If I asked you whether you wanted to keep your rights and freedoms or to keep your Facebook account active, how many new friends would you add? Because let’s face it, we sell ourselves every single minute of the day. Every time we post a status, or tweet 140 characters or “double-tap” someone’s cereal on Instagram, we further transform ourselves into commodities.
We barely have any “freedoms” or “rights” within much of the sphere of the Internet, even less so within our social media accounts. But do we care? Sure, we know that once a photo is uploaded to Facebook, Mark Zuckerberg owns it. Every time we google something, our twitter advertisements coincidentally advertise eerily similar products for our “recommendation”. Our profiles, which many use to share to show themselves “F—-in’ Wrecked” from the other nights party or how much they hate just about anything, means more to potential employers than the 30-minute interview the two of you just had. Because, interestingly enough, we view those accounts as superficial, social perspective of ourselves, whereas those 30-minute’s face-to-face are more superficial to potential bosses while your account is a more realistic perspective of you.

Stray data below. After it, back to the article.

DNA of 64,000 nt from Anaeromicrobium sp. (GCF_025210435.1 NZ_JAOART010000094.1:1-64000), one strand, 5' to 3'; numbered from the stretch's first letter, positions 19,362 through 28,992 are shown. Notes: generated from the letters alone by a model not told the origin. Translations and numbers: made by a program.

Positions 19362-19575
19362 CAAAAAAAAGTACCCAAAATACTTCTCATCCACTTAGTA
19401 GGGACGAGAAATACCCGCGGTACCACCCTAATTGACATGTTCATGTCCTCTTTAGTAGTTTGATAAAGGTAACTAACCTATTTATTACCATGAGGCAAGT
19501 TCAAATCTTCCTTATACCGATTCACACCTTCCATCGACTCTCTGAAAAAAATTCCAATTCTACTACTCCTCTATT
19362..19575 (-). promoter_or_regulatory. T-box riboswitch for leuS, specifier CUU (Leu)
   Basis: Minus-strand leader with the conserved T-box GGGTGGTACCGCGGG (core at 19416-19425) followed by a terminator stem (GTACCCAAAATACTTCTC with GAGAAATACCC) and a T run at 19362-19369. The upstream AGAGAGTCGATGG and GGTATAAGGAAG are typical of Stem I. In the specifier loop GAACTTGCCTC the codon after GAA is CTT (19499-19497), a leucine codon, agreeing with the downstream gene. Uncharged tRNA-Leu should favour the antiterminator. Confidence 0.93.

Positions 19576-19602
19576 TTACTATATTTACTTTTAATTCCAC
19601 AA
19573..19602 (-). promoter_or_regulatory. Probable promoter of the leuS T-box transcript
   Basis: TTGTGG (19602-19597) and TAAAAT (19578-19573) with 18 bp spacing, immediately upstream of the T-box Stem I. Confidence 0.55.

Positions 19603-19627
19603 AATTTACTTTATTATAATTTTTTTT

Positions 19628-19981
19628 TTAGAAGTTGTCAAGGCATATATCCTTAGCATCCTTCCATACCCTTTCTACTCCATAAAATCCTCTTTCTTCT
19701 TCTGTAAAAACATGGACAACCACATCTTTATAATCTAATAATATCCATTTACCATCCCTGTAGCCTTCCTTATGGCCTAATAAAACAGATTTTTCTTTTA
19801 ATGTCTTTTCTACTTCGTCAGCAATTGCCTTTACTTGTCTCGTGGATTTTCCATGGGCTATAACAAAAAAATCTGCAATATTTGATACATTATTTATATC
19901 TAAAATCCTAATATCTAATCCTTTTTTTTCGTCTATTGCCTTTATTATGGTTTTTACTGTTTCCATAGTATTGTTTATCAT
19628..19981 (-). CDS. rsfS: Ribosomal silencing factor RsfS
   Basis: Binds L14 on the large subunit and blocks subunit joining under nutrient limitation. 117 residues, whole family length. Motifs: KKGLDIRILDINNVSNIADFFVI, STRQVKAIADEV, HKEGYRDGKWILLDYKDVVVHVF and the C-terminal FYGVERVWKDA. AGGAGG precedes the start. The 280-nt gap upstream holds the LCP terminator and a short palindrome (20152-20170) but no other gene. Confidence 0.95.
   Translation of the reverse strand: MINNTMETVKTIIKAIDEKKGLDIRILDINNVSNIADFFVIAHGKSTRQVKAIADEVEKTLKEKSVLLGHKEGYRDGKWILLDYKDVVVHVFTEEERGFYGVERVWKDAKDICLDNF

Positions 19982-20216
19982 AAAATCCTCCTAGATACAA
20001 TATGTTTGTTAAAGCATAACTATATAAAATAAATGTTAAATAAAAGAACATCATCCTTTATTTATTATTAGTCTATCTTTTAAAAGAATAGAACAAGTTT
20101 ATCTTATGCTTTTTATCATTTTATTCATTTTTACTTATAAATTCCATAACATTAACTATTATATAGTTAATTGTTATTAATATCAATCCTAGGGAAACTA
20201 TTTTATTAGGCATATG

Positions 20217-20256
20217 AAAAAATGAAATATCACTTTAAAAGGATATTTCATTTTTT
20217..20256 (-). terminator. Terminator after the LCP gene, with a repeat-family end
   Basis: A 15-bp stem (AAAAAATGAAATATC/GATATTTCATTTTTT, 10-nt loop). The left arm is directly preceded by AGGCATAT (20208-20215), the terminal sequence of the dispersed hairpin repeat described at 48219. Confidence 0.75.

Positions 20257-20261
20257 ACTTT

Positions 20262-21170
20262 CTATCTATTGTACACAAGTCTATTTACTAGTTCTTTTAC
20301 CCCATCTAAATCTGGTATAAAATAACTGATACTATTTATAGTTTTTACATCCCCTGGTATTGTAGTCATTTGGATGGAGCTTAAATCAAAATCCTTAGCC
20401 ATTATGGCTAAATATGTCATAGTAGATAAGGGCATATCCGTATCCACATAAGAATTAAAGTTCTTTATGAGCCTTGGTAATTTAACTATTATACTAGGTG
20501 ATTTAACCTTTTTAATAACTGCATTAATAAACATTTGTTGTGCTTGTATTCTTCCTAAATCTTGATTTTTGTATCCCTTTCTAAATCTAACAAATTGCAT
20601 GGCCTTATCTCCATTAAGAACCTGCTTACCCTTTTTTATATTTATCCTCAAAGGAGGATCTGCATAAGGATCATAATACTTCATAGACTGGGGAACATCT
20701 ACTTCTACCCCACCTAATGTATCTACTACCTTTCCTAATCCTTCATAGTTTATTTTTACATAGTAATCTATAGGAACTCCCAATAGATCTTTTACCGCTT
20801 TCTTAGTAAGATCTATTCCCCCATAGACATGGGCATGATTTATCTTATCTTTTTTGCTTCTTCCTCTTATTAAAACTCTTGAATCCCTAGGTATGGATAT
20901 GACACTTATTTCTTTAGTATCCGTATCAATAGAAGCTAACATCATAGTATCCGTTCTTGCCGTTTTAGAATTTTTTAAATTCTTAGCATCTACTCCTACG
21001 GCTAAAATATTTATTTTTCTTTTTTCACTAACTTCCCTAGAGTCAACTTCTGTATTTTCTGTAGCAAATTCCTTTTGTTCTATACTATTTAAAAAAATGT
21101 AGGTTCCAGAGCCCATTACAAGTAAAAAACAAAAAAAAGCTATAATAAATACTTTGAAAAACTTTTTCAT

Paraphrasing William Wallace (aka Mel Gibson, aka Mad Max), we are more willing to give up our freedoms and rights to preserve our 5-minutes of social media fame, especially after our status on Facebook slamming Bachelor Sam for not choosing Heather got 30 Likes- #KeyboardWarrior4Life. So after posting that warrior-like status and achieving temporary self-satisfaction, you see on your Facebook page that “The Bachelor” and “Sam Wood” are Trending (Neal, 2013). This is due to the collection of information of over 1 billion users; social media sites utilize this data to promote and advertise for other companies to specifically target audiences.
The Internet was designed to be a decentralized format for the free-flow and valuable, rich information and interaction. It promotes individual responsibility within the “walled gardens” of the internet-world and is a Libertarian’s paradise of self-control and empowerment. Yet sadly, this idealistic “garden” has grown one too many weeds amongst it’s roses, as we continue to make ourselves valuable rather than value ourselves.
Stay Classy UOW,
Neal, M 2013, ‘Apple Says It Isn’t Interested in Your Data: Here’s What Apple Does and Doesn’t Know About You,’ Motherboard, viewed 12 September 2015, http://motherboard.vice.com/blog/what-apple-does-and-doesnt-know-about-you
Mitew, T 2014, The Feudalisation of the Internet, lecture, DIGC202, Global Networks, University of Wollongong, delivered 12 April